Lucky Brand Jeans’ 3 Tips for Reducing Cart Abandonment

As the saying goes, good marketing is all about good data. But is that everything, particularly when it comes to ecommerce? If you have an amazing array of data, will your e-success be guaranteed?

At Lucky Brand Jeans’ online platform, good data been essential to its e-business. But it’s what the company has done with that data that has led to some great online successes.

Charlie is the VP of Online Marketing and he’s a pro at analyzing customer data and putting the right products in front of his online customers. In the below podcast, he gives three tips for reducing shopping cart abandonment, as well as some other tips about understanding customer behavior and analyzing data. Pretty insightful and helpful stuff, if I must say so myself! Listen below:

Ok, so perhaps you can’t listen right now. I get it. I’ll give you the skinny (Full disclosure: I cave easily.) His three tips:

1. Know what you can know. As Charlie says, in any analytic suites you’ll get ridiculous amounts of data. For instance, at Lucky the team can analyze whether there is a higher propensity to abandon among customers who put jeans in their cart vs. accessories, someone who put $200 worth of merch in their cart vs. other amounts, etc. Whether this info is relevant and worth studying is up to them, but like Lucky, you should be aware of what info your analytics suite can analyze so that you can decide which info is worth analyzing. (You might be surprise just how much you can know about if you want to know about it!)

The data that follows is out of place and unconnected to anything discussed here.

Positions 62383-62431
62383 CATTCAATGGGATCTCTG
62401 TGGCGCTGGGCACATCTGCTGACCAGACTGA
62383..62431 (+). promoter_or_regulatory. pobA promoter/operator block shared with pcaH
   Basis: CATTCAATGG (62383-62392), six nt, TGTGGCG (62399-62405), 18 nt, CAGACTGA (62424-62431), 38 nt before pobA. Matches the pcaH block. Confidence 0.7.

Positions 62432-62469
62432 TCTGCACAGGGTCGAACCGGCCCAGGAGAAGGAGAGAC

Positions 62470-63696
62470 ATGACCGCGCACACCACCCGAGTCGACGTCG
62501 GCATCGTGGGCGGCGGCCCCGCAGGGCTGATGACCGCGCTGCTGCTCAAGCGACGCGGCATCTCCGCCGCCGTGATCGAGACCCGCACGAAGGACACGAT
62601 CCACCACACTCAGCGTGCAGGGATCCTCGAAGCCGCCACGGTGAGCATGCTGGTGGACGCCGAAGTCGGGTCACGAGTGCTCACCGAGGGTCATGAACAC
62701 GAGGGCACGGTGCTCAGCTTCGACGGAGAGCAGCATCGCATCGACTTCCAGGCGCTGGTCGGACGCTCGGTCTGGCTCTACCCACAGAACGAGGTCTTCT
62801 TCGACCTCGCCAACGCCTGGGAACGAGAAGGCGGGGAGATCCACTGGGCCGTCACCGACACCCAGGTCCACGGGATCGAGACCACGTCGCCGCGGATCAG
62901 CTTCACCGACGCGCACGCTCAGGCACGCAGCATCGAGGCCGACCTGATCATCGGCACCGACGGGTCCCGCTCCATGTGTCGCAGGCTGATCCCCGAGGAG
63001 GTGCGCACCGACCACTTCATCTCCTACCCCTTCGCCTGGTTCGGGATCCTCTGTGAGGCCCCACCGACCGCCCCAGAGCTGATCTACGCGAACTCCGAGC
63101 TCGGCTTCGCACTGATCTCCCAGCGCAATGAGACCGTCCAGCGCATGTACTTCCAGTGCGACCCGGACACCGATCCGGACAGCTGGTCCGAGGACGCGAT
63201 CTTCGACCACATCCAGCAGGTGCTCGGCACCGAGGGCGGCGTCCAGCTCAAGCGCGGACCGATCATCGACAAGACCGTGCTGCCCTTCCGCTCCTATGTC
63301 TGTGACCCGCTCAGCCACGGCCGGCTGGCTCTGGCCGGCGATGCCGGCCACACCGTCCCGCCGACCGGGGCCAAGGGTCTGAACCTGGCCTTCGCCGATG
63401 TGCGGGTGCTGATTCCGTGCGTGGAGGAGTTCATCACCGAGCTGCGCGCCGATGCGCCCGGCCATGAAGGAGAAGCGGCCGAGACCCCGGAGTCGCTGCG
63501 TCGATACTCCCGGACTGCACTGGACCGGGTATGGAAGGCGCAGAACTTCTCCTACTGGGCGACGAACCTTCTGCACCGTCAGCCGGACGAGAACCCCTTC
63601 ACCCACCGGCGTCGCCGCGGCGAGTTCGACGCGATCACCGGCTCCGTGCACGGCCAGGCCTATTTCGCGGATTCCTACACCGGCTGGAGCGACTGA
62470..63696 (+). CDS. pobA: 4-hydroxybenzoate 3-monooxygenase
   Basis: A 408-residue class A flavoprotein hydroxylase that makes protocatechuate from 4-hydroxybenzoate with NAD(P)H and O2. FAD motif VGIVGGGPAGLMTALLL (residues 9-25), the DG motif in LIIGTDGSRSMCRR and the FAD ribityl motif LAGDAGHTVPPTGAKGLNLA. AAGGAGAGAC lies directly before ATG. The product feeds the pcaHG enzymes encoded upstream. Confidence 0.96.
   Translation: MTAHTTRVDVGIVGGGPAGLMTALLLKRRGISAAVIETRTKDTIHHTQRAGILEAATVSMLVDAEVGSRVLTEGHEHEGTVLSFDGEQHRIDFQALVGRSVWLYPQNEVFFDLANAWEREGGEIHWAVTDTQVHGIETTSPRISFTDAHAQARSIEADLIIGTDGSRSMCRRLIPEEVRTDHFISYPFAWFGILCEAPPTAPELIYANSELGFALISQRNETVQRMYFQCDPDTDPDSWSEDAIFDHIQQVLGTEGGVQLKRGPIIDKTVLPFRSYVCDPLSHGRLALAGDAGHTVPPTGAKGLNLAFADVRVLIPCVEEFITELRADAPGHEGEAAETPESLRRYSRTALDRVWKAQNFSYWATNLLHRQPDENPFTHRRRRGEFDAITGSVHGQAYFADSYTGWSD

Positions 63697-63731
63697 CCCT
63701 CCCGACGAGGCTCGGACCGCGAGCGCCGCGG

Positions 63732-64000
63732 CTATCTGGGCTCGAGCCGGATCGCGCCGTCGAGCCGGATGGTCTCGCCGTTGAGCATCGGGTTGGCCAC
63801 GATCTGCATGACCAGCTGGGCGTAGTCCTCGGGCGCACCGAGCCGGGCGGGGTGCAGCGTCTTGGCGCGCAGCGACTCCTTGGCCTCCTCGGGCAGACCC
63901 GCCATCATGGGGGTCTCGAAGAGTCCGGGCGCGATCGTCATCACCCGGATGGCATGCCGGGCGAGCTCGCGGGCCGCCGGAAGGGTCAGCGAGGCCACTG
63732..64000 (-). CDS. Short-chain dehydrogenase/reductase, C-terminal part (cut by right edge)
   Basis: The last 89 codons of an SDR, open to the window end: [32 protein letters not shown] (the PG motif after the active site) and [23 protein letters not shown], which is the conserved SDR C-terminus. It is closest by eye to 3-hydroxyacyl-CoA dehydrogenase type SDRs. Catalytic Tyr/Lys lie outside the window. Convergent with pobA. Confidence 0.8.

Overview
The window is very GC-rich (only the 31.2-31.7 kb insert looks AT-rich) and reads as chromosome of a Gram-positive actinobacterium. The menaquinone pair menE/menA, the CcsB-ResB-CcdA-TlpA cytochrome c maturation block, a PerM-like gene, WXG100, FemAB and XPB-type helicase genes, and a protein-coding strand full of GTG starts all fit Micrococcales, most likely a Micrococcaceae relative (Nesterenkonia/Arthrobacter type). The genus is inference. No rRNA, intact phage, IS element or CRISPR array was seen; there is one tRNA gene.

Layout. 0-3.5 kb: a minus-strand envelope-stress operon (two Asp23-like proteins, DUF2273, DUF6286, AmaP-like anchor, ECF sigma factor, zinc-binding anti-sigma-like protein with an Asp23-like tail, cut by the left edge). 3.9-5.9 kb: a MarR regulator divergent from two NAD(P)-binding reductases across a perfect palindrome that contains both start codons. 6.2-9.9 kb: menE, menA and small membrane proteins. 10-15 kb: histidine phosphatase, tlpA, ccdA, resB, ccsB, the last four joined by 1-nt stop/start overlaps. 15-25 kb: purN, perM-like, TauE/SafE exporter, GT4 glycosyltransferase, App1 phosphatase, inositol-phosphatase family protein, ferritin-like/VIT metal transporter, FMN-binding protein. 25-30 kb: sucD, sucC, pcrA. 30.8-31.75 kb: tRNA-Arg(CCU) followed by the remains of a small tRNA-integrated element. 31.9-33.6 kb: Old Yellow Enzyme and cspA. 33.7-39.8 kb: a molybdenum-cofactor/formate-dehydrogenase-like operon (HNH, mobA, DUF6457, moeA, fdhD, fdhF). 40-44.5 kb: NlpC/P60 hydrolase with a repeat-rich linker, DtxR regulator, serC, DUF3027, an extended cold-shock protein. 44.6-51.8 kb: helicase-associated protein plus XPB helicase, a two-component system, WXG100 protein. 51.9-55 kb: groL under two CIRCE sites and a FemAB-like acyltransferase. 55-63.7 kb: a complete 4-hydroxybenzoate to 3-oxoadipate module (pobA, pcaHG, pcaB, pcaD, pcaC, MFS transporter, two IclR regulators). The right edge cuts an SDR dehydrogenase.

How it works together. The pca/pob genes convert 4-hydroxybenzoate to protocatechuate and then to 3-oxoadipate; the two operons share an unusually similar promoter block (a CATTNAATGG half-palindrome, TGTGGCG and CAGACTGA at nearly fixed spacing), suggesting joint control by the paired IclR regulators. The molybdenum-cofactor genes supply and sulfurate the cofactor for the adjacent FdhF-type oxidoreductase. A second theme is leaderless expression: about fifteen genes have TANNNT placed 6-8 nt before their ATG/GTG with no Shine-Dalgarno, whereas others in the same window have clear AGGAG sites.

2. Don’t let check out scare your customers. Everything about the check out process should be smooth, clear and transparent, says Charlie. For instance, make sure your shipping charges are clearly stated toward the beginning of the order process. There shouldn’t be any surprises for your online shopper – surprises just encourage them to bail.

3. Don’t be too pushy! There’s a fine line between encouraging conversions and pushing them. Online shoppers are getting smarter and smarter and they know when your brand is taking the conversion talk too far. They also know your tricks, so don’t think you can pull the wool over their eyes. If you have had header navigation throughout the whole process, then when you get to checkout it’s gone, they may abandon if they wanted to look through other items or navigate through the site again. Leave it there, Charlie says. You can’t be too afraid of abandonment because your fear may force you to sacrifice the online experience.

Now that I’ve given it all away, I still encourage you to listen if you have the time – and let us know your thoughts on this topic in the comment section below!